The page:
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Passing Value

Rex Rodriguez
Greenhorn

Joined: Jan 16, 2002
Posts: 21
It prints bArr[0] value as 1 but the value of a is printed as 0. It should
increment the value of a too, right? Can someone explain?
public class test {
public static void main(String args[]) {
int a=0; int b=0;
int[] bArr=new int[1]; bArr[0]=b;
inc1(a); inc2(bArr);
System.out.println("a="+a+" b="+b+" bArr[0]="+bArr[0]);
}
public static void inc1(int x) {x++; }
public static void inc2(int[] x) {x[0]++;}
}
Roy Ben Ami
Ranch Hand

Joined: Jan 13, 2002
Posts: 732
wrong. it doesnt increment the value of a.
the difference is the whole idea of pass by value and pass by reference.
try seraching this forum and ull find tons of discussions about it (some more complicated than others) but the main idea ALTHOUGH it isnt really accurate is that primitives variables like int , char etc are passed to fucntions by value (meaning they are copied to their counterparts in the function) while objects including arrays are passed by refrence so u can change the object u send inthe function.
you will see in the forum that it is actually more complicated than that and that both are passed by values only in the second time with the arrays we pass references by value.
like i said a bit complicated at first.
try reading some more posts around here because im sure some moderator explained better than me.
mark stone
Ranch Hand

Joined: Dec 18, 2001
Posts: 417
there was a thread posted by self, exactly the same thing was dicussed. called as pass by refernce and pass by value.
objects are passed by reference. And array are objects.
so when you call the method inc2(bArr) you are actually passing a reference to the object. This is different to when you call the method inc1(a).
inc1(a) method deals with a primitive. in this case the value of actual parameter is copied to the formal parameter of the method. whatever changes you did or do with this parameter inside the method are not affecting the actual primitive value. ok ?
but not in the case of inc2(bArr).....
here you are actually dealing with the reference to the object. and this object reference directly affects the object. ok ?
there is a story in campfire also called as pass by value and reference. hope you got the concept.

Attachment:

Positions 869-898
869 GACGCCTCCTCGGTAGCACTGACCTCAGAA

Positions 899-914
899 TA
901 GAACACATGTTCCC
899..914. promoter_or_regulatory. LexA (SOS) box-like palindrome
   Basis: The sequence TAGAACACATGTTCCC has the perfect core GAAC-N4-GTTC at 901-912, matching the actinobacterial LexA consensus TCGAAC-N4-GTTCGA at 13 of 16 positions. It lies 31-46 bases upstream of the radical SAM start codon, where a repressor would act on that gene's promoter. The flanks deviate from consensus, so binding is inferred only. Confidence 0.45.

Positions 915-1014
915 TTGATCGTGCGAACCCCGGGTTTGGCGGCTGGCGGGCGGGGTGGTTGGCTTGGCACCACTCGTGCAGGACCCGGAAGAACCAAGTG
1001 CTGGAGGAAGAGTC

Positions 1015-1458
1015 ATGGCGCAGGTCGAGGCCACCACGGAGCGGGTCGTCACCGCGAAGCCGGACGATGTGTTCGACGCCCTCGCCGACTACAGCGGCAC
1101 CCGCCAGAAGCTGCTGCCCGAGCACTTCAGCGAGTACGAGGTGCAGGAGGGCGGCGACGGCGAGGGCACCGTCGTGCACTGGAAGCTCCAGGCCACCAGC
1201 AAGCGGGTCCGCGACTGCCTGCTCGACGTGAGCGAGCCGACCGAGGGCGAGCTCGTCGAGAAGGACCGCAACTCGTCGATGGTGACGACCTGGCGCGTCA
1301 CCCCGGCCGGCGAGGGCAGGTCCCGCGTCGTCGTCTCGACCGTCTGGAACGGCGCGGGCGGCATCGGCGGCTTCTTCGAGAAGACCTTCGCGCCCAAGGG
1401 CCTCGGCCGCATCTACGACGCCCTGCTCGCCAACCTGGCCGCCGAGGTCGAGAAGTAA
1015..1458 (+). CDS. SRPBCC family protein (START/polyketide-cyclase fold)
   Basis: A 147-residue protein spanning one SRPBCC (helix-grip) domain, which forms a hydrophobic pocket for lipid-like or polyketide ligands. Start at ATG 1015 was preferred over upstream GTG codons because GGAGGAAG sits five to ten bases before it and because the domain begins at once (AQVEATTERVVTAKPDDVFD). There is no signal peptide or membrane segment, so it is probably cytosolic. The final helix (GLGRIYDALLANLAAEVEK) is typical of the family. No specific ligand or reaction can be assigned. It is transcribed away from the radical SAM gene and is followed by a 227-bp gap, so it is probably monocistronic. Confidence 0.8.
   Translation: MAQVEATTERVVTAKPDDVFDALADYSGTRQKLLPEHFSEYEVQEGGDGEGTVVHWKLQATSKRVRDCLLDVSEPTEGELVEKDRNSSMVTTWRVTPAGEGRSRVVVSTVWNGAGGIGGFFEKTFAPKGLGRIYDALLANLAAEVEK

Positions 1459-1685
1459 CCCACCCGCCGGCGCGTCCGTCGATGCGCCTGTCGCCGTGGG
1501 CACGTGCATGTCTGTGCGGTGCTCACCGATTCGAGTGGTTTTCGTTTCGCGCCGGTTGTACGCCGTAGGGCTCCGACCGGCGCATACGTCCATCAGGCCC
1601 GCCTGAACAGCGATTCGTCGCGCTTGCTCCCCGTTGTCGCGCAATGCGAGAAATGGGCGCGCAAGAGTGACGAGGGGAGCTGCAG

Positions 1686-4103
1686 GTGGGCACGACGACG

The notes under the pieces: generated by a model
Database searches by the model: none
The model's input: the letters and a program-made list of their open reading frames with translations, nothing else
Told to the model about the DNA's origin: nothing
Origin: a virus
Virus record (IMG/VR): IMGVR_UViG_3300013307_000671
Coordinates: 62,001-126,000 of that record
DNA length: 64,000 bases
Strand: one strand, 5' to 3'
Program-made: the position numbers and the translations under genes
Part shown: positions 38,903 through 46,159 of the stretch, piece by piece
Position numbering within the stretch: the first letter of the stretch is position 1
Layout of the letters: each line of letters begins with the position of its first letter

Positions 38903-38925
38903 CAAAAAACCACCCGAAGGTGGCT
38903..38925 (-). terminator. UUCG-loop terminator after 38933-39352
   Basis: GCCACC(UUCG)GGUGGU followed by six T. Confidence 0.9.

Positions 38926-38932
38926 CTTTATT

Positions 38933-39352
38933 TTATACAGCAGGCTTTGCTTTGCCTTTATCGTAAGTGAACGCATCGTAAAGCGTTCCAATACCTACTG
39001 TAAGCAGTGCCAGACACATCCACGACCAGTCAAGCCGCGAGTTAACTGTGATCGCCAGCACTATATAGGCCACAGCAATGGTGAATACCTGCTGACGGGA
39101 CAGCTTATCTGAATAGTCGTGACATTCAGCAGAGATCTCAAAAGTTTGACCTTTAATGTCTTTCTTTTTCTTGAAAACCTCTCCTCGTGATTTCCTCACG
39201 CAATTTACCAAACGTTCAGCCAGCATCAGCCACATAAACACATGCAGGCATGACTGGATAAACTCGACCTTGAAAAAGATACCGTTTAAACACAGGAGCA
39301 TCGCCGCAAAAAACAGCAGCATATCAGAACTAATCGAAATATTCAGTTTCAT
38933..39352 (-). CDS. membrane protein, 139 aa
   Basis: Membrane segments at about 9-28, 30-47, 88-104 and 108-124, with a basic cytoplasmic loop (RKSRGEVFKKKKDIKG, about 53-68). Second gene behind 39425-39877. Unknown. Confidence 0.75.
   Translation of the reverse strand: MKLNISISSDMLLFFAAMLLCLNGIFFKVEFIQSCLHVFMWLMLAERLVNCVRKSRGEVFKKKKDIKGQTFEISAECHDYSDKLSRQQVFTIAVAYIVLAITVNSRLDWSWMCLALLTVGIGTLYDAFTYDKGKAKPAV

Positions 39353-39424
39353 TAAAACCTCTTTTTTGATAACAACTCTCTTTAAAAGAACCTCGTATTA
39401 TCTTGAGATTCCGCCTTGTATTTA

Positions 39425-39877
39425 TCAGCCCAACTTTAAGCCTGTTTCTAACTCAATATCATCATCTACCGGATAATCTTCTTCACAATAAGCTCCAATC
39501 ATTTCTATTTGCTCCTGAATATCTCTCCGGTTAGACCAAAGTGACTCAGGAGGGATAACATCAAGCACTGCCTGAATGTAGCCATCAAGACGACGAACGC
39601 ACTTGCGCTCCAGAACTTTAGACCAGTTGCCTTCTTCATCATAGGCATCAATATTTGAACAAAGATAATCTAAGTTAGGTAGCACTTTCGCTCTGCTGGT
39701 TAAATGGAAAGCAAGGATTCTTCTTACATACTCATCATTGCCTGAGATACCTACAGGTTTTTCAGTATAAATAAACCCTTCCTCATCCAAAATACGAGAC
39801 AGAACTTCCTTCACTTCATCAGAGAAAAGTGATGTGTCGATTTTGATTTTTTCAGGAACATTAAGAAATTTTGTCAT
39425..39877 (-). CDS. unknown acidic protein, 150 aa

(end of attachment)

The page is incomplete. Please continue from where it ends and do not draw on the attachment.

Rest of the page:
Originally posted by Rex Rodriguez:
It prints bArr[0] value as 1 but the value of a is printed as 0. It should
increment the value of a too, right? Can someone explain?
public class test {
public static void main(String args[]) {
int a=0; int b=0;
int[] bArr=new int[1]; bArr[0]=b;
inc1(a); inc2(bArr);
System.out.println("a="+a+" b="+b+" bArr[0]="+bArr[0]);
}
public static void inc1(int x) {x++; }
public static void inc2(int[] x) {x[0]++;}
}
Valentin Crettaz
Gold Digger
Sheriff

Joined: Aug 26, 2001
Posts: 7610
mark,
OBJECTS ARE NOT PASSED BY REFERENCE IN JAVA!!!
A COPY OF the reference is passed. In Java everything is passed by value, primitive and references !!


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Rob Ross
Bartender

Joined: Jan 07, 2002
Posts: 2205
Originally posted by Rex Rodriguez:
It prints bArr[0] value as 1 but the value of a is printed as 0. It should
increment the value of a too, right? Can someone explain?
public class test {
public static void main(String args[]) {
int a=0; int b=0;
int[] bArr=new int[1]; bArr[0]=b;
inc1(a); inc2(bArr);
System.out.println("a="+a+" b="+b+" bArr[0]="+bArr[0]);
}
public static void inc1(int x) {x++; }
public static void inc2(int[] x) {x[0]++;}
}

The key is to remember that *all* variable parameters in java are passed by value. This means that when you call a method and pass it a variable, you are actually making a copy of the data in that variable and passing it to the method.
If the variable is a primitive, the value is just a copy of the variable's current value. If the variable is a reference type, the value is a copy of the reference in the variable.